Top 10 Best Things to Do in Tokyo

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Tokyo offers a wide range of shopping, dining, entertainment, cuisine and culture and you will never get enough of the Japanese capital. Originally a small fishing village named Edo, Tokyo means ‘eastern capital’ in Chinese.

It is always a good time to visit Tokyo, however, the cherry blossom season is the most popular time of the year so better to plan your travel well in advance. In an average year, the cherry blossoms start blooming on 25 March in Tokyo. Then, they hit full bloom (known as “mankai” in Japanese) on 2 April.

Ahead of your travel to Japan, make sure to order your mobile wifi online so you will never be disconnected from the rest of the world. It is pretty convenient and recommended for all travellers visiting Japan as the city is pretty instagrammable!

Here are my top ten things to do in Tokyo:

  1. Anime Stores in Akihabara:

Akihabara is famous for its electronics gadget and anime stores, and it is collectors’ heaven. If you have been looking for 90s game consoles like Game-boy or Tetris, this is your place. Don’t worry if you are not a geek as the street is lively. When you are in Akihabara, you can also check out Tokyo’s famous Maid Cafes, or have your ears cleaned (no I’m not joking).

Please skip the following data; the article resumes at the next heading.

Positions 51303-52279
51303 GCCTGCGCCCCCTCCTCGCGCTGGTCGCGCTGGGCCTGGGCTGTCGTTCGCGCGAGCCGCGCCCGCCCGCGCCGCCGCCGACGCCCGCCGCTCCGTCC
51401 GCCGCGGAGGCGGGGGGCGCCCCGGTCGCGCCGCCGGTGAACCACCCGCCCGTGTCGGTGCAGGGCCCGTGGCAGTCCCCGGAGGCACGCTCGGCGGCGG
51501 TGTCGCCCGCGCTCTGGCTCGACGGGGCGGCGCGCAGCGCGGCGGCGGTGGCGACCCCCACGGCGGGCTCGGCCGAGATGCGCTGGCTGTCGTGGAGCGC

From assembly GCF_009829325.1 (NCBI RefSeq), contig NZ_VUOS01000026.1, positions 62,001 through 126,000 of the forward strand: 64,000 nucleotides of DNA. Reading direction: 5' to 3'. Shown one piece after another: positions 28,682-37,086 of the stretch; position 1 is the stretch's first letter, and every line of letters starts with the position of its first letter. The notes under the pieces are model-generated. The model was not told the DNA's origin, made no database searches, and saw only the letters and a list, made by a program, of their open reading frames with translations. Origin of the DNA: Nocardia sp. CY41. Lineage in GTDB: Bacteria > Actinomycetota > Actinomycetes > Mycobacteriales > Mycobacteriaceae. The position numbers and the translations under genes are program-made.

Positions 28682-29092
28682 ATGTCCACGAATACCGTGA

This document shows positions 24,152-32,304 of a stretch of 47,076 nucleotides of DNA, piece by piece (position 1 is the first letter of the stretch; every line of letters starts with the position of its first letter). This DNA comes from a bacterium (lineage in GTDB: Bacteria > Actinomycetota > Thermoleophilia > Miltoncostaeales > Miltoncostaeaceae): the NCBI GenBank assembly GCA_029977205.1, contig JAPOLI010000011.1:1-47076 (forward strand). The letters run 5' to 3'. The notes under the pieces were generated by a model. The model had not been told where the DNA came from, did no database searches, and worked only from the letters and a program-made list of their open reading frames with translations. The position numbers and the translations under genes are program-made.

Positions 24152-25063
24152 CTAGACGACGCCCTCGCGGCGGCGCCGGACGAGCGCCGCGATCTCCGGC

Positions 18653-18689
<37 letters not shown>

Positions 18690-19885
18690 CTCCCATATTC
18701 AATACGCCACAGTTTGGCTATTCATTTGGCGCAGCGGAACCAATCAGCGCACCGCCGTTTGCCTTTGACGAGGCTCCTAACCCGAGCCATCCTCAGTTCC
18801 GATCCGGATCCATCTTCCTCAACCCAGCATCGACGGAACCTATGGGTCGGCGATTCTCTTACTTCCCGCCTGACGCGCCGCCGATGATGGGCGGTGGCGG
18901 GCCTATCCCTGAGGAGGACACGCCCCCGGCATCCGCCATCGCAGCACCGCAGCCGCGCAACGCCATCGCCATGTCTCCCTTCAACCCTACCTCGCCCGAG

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  1. Shibuya Crossing:

Shibuya, Ginza, Roppongi or Shinjuku are the most popular areas to stay in Tokyo. Shinjuku has the busiest station in the world, Ginza offers luxury shopping, Shinjuku is the hip area which accommodates younger crowds and Roppongi offers nightlife.

Shibuya intersection is the meeting point of Tokyo residents, and walking across the Shibuya crossing is a must-do. Once you cross,  head to Starbucks at the corner and sip your coffee while watching people crossing when all the lights turn red at the same time.

 

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Shibuya Crossing view from Starbucks

 

  1. Subway Queues: